In Oregon, health officials have confirmed the first case of bubonic plague since 2015. According to Deschutes County officials, the individual was likely infected by their pet cat, which displayed symptoms of the disease. However, officials say that the case was caught early and does not pose a significant risk to the public. No other cases have been reported at this time.
Local health officer Dr. Richard Fawcett stated that all close contacts of the resident and their pet have been contacted and given medication to prevent illness. The World Health Organization states that the plague is caused by a bacteria found in small mammals and their fleas. It’s the most common form and is spread through a flea bite or an infected animal. In Central Oregon, squirrels and chipmunks typically carry the disease, but it’s possible for other rodents to also carry it.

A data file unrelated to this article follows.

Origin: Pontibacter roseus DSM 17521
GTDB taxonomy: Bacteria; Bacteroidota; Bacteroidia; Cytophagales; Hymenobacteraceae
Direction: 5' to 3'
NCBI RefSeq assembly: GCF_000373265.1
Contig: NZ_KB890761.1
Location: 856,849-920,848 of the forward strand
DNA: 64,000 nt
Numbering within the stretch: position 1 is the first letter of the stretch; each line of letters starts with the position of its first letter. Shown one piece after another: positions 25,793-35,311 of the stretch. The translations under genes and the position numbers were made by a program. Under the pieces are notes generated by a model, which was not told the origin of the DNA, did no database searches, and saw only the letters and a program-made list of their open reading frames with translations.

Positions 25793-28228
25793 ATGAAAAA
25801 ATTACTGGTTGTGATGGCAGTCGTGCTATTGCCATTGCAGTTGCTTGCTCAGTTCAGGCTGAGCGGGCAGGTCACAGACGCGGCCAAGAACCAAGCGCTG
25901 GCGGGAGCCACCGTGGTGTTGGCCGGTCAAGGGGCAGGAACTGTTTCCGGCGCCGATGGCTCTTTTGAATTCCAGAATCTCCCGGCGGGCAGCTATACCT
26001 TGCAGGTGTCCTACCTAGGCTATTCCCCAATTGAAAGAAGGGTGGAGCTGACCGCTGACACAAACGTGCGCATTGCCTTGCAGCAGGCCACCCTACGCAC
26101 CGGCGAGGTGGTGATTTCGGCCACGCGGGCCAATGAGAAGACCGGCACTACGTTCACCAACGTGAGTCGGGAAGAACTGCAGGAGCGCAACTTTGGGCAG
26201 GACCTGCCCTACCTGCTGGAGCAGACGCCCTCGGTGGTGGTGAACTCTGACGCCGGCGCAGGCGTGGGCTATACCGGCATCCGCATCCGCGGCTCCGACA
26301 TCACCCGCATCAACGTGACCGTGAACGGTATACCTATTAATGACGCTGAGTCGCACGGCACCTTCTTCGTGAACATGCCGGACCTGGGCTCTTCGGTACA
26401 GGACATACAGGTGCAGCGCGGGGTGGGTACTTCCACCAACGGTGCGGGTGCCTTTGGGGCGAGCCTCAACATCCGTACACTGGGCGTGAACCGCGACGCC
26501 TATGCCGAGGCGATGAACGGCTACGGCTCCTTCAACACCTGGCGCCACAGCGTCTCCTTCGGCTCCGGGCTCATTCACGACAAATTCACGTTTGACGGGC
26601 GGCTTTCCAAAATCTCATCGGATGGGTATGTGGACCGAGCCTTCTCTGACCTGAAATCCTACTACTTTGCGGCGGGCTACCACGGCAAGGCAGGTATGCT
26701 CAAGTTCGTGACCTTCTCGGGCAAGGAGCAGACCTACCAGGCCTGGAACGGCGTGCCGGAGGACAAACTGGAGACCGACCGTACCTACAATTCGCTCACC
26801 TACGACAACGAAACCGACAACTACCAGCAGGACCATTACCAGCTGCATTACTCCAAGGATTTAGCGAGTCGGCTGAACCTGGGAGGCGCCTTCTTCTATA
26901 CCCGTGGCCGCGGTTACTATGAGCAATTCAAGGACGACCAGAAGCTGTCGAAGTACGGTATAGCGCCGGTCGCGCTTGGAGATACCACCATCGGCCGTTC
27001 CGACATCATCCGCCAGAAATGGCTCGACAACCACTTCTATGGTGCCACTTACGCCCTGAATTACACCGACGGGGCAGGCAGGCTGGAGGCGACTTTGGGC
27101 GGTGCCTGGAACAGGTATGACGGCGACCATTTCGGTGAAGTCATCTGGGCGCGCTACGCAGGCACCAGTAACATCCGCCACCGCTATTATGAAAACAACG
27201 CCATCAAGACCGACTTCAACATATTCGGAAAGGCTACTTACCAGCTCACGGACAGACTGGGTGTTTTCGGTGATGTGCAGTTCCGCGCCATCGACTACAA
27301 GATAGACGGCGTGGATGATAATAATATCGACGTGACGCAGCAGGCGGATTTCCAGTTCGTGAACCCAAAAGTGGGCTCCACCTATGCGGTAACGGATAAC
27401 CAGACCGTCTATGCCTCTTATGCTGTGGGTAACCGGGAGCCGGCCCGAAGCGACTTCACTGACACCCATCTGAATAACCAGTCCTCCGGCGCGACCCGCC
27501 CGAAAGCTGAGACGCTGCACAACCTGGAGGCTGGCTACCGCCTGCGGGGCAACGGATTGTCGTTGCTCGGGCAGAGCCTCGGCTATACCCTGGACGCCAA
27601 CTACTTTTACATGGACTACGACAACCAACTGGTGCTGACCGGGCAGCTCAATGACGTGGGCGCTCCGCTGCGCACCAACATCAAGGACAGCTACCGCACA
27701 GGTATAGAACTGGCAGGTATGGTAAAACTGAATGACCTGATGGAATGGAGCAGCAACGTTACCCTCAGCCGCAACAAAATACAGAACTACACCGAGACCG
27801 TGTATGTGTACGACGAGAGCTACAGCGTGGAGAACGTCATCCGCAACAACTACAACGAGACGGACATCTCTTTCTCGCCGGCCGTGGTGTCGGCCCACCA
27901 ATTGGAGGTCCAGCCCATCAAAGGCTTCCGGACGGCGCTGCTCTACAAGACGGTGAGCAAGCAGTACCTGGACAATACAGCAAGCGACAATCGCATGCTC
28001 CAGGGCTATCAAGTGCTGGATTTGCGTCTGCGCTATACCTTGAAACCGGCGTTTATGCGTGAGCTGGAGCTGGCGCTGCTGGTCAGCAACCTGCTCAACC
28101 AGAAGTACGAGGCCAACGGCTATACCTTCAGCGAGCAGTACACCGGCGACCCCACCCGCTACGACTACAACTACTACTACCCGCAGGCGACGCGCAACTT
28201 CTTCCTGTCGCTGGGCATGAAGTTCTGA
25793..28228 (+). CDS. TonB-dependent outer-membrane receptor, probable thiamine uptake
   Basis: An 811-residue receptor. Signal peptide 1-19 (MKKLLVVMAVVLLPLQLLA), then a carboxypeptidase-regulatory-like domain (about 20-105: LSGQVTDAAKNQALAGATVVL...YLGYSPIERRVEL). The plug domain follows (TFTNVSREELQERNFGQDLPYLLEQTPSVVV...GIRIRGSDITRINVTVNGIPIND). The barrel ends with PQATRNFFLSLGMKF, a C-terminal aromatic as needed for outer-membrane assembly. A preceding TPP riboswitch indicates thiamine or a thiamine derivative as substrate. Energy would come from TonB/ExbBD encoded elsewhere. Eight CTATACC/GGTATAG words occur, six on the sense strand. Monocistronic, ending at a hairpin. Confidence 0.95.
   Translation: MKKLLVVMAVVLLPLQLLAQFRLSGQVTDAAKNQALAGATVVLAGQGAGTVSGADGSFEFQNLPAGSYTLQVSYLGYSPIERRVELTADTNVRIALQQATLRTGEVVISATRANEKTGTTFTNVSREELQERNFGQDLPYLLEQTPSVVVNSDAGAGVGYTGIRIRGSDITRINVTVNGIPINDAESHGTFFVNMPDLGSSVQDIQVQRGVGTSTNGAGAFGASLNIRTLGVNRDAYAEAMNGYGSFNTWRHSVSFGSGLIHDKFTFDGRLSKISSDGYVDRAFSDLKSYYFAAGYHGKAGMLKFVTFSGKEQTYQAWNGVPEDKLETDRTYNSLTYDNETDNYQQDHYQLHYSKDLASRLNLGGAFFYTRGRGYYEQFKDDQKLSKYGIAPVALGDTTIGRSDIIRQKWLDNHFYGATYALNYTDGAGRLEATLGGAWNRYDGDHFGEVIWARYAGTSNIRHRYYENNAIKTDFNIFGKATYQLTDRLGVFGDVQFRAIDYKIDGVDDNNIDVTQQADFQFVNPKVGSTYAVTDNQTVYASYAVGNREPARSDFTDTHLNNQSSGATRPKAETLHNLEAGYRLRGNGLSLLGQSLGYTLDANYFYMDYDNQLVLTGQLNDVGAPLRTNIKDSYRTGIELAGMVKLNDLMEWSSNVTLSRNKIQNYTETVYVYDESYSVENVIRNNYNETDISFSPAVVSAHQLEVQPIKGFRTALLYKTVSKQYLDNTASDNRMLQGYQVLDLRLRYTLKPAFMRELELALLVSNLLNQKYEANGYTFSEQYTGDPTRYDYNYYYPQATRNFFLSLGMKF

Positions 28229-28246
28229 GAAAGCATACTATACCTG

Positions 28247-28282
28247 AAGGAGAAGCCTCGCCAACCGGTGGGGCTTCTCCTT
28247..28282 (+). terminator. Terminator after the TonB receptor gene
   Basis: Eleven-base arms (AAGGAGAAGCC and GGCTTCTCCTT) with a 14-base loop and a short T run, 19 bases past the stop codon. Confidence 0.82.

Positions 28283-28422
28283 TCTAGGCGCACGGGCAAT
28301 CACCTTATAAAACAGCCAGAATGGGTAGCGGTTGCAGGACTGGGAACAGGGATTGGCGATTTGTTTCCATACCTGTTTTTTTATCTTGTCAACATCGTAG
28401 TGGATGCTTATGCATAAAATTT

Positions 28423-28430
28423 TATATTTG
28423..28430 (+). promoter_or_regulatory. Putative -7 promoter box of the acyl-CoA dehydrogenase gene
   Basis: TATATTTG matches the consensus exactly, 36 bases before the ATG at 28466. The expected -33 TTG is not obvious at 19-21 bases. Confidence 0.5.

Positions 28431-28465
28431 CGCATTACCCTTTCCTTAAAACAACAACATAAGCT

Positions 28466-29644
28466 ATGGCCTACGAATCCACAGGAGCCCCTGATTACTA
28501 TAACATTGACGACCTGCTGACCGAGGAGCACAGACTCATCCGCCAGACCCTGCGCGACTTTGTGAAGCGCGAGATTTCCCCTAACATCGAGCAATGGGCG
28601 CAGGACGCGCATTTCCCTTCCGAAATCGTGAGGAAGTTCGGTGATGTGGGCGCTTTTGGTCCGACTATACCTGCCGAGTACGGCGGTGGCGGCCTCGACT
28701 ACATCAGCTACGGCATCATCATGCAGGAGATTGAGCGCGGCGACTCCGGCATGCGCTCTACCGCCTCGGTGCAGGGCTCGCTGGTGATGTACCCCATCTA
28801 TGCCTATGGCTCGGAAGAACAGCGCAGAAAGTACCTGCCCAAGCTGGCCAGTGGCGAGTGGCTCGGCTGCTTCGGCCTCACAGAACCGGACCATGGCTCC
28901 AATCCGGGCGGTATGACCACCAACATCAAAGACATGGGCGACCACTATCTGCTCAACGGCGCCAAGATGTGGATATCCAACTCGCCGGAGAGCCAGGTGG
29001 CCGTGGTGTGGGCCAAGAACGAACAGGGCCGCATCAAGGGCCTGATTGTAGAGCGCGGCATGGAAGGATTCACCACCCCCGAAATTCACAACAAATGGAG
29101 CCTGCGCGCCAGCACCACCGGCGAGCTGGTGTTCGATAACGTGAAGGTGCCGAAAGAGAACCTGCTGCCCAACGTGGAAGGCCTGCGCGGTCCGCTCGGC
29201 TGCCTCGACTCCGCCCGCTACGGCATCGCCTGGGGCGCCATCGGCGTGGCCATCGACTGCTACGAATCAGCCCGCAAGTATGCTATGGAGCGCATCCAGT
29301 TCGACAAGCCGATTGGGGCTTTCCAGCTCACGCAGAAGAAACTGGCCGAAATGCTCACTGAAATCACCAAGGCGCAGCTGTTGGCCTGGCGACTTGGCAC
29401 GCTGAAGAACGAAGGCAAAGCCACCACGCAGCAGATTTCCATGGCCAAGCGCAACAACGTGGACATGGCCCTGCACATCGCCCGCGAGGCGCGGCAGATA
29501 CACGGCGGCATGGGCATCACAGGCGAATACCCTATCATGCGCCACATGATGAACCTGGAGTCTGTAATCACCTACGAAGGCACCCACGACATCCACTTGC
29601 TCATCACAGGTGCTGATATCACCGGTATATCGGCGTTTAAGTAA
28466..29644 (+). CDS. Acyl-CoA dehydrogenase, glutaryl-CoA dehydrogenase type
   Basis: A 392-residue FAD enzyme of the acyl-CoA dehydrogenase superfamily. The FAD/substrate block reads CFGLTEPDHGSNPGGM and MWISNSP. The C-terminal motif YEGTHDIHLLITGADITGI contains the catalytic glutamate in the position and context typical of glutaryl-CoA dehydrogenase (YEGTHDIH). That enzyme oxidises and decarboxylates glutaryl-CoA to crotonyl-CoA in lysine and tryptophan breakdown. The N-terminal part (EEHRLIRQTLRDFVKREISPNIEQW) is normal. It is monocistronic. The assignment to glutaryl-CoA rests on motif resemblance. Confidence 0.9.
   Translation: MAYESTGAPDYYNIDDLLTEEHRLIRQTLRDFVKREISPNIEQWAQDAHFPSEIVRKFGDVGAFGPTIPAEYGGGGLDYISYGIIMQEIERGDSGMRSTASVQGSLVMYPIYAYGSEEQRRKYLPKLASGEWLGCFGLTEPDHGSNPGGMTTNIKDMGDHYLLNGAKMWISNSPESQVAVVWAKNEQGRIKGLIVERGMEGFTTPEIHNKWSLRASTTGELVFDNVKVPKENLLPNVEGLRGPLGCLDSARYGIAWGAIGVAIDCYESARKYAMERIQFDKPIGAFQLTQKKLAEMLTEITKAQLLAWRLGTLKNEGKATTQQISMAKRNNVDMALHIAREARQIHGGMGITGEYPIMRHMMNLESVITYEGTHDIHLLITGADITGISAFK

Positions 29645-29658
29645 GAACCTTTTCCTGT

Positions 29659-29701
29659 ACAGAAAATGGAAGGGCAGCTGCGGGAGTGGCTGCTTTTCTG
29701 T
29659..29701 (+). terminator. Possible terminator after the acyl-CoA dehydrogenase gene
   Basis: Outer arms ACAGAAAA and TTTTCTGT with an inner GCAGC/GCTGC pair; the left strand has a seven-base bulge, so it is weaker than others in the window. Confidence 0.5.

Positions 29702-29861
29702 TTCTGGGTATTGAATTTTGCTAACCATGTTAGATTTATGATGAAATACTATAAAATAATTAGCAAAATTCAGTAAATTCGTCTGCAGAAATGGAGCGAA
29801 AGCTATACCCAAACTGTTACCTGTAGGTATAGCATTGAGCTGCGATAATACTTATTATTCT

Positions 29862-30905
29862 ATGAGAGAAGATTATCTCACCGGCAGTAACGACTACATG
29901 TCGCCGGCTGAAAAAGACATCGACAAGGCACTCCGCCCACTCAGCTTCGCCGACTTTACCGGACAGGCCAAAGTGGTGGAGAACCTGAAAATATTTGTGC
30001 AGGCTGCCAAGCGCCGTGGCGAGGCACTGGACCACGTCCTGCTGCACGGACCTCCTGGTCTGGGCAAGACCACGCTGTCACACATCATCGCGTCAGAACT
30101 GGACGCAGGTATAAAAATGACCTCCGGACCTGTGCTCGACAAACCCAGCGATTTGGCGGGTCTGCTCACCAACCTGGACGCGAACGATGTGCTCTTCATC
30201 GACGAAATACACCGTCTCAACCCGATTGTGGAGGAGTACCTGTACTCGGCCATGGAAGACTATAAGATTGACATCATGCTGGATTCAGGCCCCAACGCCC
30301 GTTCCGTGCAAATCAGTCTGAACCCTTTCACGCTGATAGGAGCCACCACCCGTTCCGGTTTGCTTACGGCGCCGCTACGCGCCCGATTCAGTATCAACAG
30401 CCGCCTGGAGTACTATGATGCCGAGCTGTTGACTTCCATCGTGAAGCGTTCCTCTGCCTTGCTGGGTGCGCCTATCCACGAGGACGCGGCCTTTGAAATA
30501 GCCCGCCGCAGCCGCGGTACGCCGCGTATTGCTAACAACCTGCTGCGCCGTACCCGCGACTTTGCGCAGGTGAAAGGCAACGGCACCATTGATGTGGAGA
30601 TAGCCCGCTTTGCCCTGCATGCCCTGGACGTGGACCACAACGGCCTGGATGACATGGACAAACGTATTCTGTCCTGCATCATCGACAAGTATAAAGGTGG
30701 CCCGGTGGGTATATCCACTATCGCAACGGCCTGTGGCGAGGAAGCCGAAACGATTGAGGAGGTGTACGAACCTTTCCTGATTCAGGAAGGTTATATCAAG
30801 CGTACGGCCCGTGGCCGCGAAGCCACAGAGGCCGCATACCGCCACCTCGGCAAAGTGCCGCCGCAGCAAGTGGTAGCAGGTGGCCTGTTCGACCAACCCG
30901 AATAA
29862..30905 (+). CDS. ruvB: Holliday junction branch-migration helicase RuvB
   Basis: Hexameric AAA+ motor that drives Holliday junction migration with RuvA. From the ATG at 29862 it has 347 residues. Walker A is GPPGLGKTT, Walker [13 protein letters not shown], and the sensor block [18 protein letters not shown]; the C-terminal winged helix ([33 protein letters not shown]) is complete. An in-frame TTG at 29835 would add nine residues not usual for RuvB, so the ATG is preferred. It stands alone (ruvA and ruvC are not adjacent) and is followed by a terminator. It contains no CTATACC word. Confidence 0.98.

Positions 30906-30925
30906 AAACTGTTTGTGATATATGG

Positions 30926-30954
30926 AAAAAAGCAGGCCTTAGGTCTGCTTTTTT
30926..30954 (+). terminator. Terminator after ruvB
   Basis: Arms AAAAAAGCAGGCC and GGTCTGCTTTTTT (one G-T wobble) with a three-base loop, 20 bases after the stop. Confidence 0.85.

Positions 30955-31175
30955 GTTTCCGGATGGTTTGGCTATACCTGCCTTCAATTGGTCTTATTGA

Symptoms generally appear two to eight days after exposure and include fever, headache, chills, weakness, and painful lymph nodes. Health officials also stated that bubonic plague can develop into septicemic plague, a bloodstream infection or pneumonic plague, a lung infection if not diagnosed early. To prevent the spread of the plague, officials urge people to avoid contact with rodents, including those that are sick or dead. They also suggest keeping pets on leashes while outdoors and using flea control products to reduce the risk of fleas. Pet cats are particularly susceptible to plague and should be discouraged from hunting rodents if possible. Case reports are most common in some parts of the U.S., including New Mexico, Arizona, Colorado